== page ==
Full disclosure: I hate spoilers in reviews, so there won’t be any in this Oz The Great and Powerful movie review, unless you haven’t seen The Wizard of Oz, which is fair-game after 73 years. I will also admit here that I haven’t read any of the Oz books, so I do not know if the story of Oz, the wizard, is even a part of the literature, much less how close the filmmakers kept to the original story, if it is. Continue reading for our Oz The Great and Powerful movie review, and for all the news, images, and trailers for the film, click here.
Oz The Great and Powerful Movie Review
Goodness, Greatness, Great Balls of Fire
Among the four commercials that preceded the film (the first three were for ABC television programs) was a beautiful advertisement for Dolby Atmos, the latest advance in surround sound technology. The sound created a depth to the experience, as if the audience were truly a part of the action, a sensation the 3D effects enhanced. Among the other technology methods employed in the making of the film, the opening credits, in particular, impressed me. It was like looking into a multiplane camera and seeing the layers separate to create depth (or like reading “The Tunnel Calamity” by Edward Gorey – the illustrations also reminded me of his work, possibly a deliberate homage). The effect was meant, I believe, to bring us back to the point in time when toy theater puppetry was the norm – back when movies were just beginning to be made and introduced to theaters. Throughout the credits is a montage of future scenes from the film, including circus scenes, Kansas corn fields and even a tornado. I didn’t like the scenes where they used short focusing – the blurry backgrounds made it seem faster paced, but gave me a headache by the end of the film.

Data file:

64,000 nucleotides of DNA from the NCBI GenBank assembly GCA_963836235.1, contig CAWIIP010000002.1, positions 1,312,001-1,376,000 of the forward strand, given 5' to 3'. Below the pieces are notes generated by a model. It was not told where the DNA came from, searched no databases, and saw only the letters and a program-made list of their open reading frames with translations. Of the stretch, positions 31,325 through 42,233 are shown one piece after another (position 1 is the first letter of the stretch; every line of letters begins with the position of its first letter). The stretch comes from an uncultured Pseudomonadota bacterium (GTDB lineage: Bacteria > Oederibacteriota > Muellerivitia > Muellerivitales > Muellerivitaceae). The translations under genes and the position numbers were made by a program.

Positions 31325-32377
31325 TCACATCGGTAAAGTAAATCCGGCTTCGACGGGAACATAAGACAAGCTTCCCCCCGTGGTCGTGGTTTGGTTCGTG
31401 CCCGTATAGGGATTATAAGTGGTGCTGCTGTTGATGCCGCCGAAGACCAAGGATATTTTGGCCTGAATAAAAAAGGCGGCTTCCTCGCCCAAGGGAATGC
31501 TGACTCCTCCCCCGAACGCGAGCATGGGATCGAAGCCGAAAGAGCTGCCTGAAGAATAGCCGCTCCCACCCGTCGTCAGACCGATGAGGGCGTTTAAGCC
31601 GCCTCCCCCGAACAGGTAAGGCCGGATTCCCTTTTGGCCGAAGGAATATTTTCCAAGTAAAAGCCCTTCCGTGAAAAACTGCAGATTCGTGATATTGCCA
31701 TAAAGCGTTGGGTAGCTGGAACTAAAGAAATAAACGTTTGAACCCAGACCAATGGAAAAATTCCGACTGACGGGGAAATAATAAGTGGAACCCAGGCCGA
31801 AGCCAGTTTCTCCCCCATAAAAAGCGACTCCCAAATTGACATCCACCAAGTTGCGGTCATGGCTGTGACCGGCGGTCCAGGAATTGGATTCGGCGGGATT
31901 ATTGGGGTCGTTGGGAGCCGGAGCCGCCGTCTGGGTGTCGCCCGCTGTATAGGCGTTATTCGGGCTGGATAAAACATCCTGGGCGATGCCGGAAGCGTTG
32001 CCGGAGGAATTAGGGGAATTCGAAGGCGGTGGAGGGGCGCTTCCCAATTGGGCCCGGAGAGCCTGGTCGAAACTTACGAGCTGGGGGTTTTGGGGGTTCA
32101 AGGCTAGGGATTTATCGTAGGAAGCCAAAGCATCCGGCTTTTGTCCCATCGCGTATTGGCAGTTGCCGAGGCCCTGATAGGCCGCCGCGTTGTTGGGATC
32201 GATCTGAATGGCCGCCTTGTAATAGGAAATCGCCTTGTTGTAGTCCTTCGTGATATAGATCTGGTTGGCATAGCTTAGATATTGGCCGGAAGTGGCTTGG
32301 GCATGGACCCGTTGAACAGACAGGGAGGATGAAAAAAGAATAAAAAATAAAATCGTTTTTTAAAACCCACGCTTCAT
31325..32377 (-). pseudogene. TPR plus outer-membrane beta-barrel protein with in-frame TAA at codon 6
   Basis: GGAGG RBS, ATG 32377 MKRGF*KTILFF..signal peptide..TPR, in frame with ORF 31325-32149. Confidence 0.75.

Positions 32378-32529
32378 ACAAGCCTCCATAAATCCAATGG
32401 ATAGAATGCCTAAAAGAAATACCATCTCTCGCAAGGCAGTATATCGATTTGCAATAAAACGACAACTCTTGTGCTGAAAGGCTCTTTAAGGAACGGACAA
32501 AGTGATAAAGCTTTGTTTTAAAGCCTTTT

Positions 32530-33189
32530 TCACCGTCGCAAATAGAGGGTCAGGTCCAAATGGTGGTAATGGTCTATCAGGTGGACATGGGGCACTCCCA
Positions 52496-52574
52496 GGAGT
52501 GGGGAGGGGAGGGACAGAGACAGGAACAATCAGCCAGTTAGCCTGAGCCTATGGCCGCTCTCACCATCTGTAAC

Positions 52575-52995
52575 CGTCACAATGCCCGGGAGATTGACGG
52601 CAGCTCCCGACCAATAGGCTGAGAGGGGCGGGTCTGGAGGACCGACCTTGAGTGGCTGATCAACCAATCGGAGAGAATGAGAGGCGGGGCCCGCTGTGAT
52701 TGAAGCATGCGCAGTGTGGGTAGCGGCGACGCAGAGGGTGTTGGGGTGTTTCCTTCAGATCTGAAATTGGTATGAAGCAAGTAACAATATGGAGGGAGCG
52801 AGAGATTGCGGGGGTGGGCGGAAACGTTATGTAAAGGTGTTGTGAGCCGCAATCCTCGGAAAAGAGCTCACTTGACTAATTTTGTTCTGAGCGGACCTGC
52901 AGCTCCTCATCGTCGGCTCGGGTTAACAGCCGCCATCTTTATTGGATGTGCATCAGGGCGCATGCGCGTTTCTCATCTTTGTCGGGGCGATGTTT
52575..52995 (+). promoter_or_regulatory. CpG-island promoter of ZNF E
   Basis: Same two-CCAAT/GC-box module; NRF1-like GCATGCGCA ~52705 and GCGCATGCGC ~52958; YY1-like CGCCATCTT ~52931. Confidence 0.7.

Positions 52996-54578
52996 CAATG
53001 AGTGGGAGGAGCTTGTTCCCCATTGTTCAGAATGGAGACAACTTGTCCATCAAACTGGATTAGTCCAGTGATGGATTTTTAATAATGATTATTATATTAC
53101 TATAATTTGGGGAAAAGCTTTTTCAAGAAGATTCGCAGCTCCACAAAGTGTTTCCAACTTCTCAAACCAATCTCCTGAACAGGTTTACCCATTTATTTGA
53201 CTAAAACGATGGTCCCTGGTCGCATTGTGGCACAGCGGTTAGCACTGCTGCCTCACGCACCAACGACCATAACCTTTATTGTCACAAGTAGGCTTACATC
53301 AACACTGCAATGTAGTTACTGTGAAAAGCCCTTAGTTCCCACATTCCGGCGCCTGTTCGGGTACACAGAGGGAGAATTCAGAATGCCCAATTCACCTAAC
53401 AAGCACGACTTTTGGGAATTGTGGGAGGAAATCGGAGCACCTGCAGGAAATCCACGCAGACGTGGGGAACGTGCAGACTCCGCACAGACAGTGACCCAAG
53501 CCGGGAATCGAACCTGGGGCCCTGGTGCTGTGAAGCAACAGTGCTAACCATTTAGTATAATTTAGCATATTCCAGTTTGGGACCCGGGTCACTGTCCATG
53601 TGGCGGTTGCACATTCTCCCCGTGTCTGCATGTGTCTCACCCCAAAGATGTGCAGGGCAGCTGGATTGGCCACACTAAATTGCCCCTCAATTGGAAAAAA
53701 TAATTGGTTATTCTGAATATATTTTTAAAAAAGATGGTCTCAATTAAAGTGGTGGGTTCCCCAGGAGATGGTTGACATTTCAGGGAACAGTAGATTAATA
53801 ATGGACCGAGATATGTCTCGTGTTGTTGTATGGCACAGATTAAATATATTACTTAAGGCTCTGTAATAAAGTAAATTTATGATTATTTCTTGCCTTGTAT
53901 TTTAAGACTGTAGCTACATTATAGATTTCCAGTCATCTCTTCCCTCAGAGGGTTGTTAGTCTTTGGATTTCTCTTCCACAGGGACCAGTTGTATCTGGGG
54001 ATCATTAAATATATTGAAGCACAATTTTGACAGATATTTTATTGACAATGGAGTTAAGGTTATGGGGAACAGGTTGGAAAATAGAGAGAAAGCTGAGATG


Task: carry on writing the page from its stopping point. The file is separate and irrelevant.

There are many references to “The Wizard of Oz” movie, including the black-and-white reality shift to color fantasy, but I’ll let you pick the rest out for yourself. You may also notice a lot of similarity to Tim Burton’s Alice in Wonderland, which, in my opinion, was a much better spin-off film.